getting on top of schoolwork

 

Tracking Time


Abbie, 14, says her best homework strategy is a simple one. "Nothing high-tech here,” she laughs.  “The most important tool for me is a big wall calendar I can write on so I know how much time I have to do what was needed.  I mean, because I’m dyslexic, I get extra time to spend on tests, right?  I finally realized that I should also use all the time available to me to work on regular homework assignments, too.  One thing I do is to mark not just the date when something has to be finished, but the date when I need to start on it, and break the project down into smaller steps in between.”

For dyslexics who read more slowly and who sometimes can’t even read their own handwriting, allowing enough time to do homework is a must.  Here are some tips:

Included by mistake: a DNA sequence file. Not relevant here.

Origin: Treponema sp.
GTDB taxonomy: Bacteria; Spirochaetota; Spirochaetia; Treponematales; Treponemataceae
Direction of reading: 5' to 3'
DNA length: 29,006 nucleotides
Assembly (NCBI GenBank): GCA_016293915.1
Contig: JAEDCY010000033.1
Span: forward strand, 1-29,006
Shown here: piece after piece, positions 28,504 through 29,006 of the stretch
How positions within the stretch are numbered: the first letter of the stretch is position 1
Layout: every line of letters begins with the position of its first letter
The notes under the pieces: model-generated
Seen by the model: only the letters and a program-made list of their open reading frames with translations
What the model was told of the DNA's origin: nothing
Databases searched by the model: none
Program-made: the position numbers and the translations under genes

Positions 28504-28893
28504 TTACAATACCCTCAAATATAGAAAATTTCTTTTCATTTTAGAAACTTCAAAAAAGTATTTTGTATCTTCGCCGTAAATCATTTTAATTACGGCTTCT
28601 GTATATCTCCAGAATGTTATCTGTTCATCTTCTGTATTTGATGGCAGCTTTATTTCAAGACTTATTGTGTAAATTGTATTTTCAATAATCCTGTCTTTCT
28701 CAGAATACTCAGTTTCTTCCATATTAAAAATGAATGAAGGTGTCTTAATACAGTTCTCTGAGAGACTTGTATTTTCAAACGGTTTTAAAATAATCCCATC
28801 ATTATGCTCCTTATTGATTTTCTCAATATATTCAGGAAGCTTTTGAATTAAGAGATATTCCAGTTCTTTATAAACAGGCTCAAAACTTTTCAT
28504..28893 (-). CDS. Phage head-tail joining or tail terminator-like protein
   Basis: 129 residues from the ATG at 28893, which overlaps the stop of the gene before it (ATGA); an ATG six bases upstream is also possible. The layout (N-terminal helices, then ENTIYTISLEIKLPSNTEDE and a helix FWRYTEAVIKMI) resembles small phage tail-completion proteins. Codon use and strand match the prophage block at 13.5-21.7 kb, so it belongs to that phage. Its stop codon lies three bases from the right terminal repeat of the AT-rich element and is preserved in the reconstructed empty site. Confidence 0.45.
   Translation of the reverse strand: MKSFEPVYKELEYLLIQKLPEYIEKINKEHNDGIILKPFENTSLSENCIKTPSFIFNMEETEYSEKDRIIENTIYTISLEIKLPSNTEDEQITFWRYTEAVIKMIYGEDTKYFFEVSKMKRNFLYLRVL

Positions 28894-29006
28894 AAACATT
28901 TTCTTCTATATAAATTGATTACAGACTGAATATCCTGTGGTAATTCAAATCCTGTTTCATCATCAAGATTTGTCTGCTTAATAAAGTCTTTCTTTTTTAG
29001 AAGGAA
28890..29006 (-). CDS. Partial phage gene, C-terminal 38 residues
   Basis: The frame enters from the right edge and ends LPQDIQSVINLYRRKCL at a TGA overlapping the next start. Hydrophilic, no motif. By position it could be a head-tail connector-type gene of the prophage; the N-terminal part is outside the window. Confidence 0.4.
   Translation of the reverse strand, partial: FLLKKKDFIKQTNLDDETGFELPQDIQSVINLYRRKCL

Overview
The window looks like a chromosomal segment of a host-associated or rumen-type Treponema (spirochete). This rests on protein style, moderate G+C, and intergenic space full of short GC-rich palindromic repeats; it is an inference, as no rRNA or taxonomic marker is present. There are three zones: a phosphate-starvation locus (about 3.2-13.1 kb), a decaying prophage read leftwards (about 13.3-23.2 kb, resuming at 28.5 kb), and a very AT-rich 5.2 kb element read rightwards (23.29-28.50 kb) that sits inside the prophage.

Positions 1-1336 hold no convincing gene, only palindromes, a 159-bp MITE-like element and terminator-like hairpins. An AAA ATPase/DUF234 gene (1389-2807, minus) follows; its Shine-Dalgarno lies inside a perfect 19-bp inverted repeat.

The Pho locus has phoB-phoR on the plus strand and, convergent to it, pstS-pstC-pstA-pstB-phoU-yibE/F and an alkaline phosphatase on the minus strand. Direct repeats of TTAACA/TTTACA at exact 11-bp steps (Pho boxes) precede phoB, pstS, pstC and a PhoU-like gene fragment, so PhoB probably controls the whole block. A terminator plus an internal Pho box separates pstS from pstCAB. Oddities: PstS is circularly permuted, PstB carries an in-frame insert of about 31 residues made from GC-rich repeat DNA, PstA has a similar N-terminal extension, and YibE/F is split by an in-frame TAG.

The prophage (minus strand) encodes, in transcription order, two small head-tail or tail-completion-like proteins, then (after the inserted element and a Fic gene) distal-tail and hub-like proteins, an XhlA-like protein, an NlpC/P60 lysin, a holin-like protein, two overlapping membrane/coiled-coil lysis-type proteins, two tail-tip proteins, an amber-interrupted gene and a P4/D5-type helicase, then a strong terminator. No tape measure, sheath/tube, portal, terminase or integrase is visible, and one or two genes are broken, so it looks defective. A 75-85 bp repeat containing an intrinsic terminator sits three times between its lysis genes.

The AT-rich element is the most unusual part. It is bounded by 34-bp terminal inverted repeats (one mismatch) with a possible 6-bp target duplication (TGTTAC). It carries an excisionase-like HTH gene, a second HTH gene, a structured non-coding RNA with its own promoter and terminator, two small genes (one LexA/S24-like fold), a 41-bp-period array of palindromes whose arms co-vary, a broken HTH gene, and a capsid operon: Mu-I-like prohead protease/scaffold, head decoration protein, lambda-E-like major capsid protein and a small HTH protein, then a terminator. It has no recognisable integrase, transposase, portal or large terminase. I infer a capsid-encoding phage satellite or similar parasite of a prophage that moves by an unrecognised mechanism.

• Break a big project up into smaller, less intimidating pieces.  Have a three page paper due in a month?  Let a parent or a teacher help you to set dates for working on little tasks related to the paper, like picking a topic, doing research, and writing a first draft.  

  • Do what’s due first.  If you’re faced with a long list of short assignments, it’s easy just to grab them and do them in random order, but that’s not the most beneficial.  Take a minute to prioritze your work, not only by what’s due, but by what you need more or less time with.  Study tonight for the French test you have tomorrow, not the vocabulary test that’s coming up next week.

  • Don’t fall into the “no homework tonight” trap.  Calendar clear for tonight?  Look ahead to see what’s coming up (an earth science quiz at the end of the week or a math worksheet due Thursday?) and use this free time to make a start on the work that’s due later.